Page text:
As a social studies teacher in Houston through Teach for America, Bonnie Southerland, Texas State alumna, experienced the “discrepancies in the public school system” firsthand when she asked her sixth grade student what country he lived in.
“Houston,” he told her.
Southerland’s first day teaching was more than becoming familiar with her new students and surroundings. It was a lesson in the reality of day-to-day life in a school rated “academically unacceptable” by the state of Texas.
“They were so behind in reading and writing and spent the majority of time on these basic skills, instead of other content areas, like social studies,” Southerland said.
Of the 8,526 campuses in the state, 496 rated academically unacceptable in 2011, according to the Texas Education Agency. The agency is responsible for monitoring the accountability of every public and charter school, as well as educational districts.
A district or school that receives an academically unacceptable rating for two consecutive years can be closed by the Texas Education Agency.
Teach for America aims to reconcile low school and district performance ratings. They help resolve factors that may affect state agency decisions, such as teacher shortages. The organization places college graduates trained by the program to teach in high-poverty pre-K through 12th grade schools for at least two years.
Jessica Castanon, Teach for America South Texas recruitment manager, taught in an elementary school in Jefferson Parish. Jefferson is the largest of seven parishes in Metropolitan New Orleans and has experienced debt and teacher layoffs.
Castanon said she experienced problems as a fourth grade teacher with the school’s administration.
“My principal never once saw me teach, and my vice principal saw me once to do my evaluation. It was really frustrating,” she said. “I was a fourth grade teacher and my kids needed to pass a test to go to fifth grade. So, it was a high-stakes year.”
But life for Castanon was not always so hard in the Big Easy.
Castanon said her students’ parents were actively involved in their children’s education at the school. She said veteran teachers across the hall from her classroom provided feedback and support. The help was similar to the training she received from Teach for America employees who trained her during the organization’s five-week summer program.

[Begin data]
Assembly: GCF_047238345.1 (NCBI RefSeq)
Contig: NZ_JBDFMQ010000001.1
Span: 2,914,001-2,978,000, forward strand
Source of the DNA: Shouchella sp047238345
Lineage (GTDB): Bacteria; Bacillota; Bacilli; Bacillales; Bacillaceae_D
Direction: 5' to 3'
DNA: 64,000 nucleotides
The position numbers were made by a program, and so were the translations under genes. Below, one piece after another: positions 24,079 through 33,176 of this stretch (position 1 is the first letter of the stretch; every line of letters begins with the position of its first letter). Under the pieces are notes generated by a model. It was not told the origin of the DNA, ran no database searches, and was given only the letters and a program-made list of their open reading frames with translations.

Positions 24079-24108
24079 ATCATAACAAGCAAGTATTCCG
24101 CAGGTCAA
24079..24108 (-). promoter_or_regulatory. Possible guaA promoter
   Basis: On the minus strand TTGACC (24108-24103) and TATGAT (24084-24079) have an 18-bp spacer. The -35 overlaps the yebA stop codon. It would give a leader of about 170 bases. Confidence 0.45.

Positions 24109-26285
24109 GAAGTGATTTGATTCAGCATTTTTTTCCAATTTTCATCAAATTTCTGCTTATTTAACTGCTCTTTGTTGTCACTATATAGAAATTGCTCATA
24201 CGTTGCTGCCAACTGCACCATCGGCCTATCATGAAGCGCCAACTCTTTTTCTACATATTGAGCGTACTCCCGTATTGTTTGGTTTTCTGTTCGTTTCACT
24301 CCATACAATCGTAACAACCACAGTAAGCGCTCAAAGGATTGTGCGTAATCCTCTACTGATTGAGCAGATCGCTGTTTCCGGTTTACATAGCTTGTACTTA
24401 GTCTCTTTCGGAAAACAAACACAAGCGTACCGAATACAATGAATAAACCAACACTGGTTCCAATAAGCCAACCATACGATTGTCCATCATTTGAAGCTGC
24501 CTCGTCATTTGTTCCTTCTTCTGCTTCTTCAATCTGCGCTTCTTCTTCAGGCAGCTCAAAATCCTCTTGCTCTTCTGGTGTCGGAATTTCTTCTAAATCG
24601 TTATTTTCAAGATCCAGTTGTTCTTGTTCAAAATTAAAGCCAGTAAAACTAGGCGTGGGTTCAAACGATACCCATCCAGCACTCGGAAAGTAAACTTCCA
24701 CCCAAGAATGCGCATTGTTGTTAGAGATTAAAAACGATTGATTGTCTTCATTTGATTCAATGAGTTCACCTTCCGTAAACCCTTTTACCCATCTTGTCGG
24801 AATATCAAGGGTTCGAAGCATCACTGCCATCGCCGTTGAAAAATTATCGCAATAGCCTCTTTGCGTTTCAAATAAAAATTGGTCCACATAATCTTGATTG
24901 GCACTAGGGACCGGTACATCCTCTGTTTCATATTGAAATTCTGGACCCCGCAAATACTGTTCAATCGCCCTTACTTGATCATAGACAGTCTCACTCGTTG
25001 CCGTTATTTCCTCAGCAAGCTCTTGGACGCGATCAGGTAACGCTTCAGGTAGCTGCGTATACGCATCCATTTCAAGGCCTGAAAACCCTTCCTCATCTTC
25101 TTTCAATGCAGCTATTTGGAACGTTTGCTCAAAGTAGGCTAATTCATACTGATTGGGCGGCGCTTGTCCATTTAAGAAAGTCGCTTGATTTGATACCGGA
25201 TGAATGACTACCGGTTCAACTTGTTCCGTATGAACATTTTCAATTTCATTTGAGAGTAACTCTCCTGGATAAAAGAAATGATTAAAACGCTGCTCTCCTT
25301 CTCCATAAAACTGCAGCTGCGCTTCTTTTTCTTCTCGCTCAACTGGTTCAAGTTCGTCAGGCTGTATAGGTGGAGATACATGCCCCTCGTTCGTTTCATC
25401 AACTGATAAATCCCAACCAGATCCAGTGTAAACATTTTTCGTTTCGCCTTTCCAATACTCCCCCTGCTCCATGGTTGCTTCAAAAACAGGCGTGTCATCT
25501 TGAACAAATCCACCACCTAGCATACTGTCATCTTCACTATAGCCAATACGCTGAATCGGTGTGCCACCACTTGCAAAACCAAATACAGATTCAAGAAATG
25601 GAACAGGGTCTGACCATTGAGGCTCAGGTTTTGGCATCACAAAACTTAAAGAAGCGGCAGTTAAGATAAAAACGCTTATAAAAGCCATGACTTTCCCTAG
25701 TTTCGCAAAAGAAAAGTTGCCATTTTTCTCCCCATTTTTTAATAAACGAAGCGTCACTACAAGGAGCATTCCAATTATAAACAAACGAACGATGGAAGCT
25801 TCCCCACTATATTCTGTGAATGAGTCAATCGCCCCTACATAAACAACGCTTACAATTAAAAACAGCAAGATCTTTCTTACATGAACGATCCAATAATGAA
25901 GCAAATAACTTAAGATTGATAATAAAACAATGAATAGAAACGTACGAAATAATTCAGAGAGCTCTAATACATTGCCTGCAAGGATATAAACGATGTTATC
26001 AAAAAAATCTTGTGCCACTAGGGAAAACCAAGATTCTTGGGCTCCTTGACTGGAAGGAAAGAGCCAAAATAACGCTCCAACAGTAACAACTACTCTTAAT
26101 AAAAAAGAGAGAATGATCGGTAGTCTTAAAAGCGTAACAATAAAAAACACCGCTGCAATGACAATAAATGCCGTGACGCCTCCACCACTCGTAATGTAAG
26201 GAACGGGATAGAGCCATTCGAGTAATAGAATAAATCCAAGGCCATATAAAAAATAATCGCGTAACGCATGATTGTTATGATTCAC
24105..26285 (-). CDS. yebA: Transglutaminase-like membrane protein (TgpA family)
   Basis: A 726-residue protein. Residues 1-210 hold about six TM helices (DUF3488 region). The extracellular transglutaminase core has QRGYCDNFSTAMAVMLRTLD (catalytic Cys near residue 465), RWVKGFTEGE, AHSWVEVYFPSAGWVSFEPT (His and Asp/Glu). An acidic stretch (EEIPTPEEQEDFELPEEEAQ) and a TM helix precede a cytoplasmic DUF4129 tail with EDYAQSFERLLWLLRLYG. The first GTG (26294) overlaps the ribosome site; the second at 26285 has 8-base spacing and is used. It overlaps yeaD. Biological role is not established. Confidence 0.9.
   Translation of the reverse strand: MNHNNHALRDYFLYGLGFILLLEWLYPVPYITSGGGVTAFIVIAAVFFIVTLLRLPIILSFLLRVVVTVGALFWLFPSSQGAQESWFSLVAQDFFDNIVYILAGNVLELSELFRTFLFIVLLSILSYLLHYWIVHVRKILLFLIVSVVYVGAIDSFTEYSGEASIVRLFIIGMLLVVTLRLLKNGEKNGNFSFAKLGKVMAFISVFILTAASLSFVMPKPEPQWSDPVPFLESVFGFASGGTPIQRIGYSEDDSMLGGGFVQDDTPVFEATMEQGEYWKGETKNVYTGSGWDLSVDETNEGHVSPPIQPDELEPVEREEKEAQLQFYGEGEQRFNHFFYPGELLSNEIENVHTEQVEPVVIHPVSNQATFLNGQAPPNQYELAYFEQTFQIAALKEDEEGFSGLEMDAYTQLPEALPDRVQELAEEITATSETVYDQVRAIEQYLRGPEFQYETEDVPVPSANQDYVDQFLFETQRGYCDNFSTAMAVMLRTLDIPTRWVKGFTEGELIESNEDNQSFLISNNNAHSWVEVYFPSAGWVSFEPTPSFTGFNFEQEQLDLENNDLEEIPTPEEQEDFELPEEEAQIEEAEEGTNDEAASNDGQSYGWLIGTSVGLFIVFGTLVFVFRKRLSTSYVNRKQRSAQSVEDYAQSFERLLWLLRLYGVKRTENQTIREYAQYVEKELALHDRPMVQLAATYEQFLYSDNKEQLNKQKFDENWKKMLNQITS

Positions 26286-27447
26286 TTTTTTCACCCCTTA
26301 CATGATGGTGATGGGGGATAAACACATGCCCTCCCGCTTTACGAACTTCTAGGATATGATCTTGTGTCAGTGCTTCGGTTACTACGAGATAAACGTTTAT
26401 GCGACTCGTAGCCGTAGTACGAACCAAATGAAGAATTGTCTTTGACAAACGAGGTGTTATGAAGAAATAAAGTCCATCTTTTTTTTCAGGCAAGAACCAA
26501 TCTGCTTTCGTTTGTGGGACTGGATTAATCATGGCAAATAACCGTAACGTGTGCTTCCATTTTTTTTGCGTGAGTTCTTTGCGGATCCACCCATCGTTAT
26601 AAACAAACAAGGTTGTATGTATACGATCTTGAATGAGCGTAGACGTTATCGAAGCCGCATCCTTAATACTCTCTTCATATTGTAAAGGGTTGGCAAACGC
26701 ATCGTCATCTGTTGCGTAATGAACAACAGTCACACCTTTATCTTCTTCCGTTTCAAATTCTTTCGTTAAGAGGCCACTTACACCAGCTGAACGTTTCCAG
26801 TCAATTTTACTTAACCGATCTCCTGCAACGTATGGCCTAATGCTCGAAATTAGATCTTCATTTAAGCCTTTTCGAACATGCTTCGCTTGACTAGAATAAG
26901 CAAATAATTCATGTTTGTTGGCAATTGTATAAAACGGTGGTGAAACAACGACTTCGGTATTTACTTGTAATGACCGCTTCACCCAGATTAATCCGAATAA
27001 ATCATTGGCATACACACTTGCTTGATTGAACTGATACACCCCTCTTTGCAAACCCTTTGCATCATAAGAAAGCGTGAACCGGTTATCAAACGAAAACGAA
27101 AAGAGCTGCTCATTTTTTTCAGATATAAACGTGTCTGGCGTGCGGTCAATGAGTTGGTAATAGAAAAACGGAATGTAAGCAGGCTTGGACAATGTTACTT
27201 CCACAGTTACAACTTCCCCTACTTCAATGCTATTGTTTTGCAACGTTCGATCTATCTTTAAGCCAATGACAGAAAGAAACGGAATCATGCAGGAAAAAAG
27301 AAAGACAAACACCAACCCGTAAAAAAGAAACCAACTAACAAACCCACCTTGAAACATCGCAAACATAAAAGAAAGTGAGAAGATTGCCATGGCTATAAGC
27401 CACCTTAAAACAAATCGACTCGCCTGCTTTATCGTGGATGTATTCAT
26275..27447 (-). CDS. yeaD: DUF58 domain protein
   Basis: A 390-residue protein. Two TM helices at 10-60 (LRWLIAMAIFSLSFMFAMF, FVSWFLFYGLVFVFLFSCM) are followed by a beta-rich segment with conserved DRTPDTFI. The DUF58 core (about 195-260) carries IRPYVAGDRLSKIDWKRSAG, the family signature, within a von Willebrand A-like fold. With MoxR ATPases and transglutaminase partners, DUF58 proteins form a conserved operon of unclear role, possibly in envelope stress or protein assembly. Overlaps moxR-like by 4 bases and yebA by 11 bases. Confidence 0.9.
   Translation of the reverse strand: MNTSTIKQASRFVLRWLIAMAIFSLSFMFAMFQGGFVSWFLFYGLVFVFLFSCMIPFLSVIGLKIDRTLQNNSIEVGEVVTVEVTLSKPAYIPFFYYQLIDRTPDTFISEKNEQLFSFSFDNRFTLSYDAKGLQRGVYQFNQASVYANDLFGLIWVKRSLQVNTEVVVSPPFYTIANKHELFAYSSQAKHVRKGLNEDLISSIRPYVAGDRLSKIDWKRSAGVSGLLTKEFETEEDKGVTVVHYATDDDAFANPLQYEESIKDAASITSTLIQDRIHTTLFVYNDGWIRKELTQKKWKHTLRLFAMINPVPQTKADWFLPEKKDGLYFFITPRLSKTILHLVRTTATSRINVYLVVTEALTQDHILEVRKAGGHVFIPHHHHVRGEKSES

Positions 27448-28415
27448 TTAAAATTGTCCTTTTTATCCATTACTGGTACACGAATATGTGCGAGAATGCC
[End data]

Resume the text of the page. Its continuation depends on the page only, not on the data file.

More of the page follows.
She heard about the program during her senior year at St. Mary’s University and applied to be an elementary school teacher in New Orleans. She had previously visited the city on a road trip with friends prior to Hurricane Katrina.
Castanon said she was compelled to teach in New Orleans after watching the news coverage of the hurricane’s devastation. She left Texas in 2009 to become a corps member after graduating with a degree in psychology .
“It was a rude awakening, just about what the city had been through,” Castanon said. She was one of 250 Teach for America participants placed in schools throughout New Orleans. “It was also really hopeful as there are new education initiatives.”
These new education initiatives include the charter school where Castanon taught special education for kindergarten through second grade her last year as a corps member.
“Teach for America really challenges you to go above and beyond,” Castanon said. Southerland, much like Castanon, had no prior education experience, having graduated with a geography degree in 2008.
Southerland’s Teach for America experiences have led her back to Texas as a sixth grade instructor in Schertz, as well as back to Texas State to pursue a degree in education.
“I completely fell in love,” Southerland said. “I think Texas State prepares you for Teach for America. We’re very real-world, and we’re very hands-on.”
Twelve Texas State students out of 48,000 applicants nationwide were accepted to Teach for America last year.
Teach for America is the brainchild of Wendy Kopp, who proposed the idea in her Princeton University undergraduate thesis in 1989. Five hundred college graduates joined the organization nationwide the following year.
There have been almost 33,000 participants since 1990.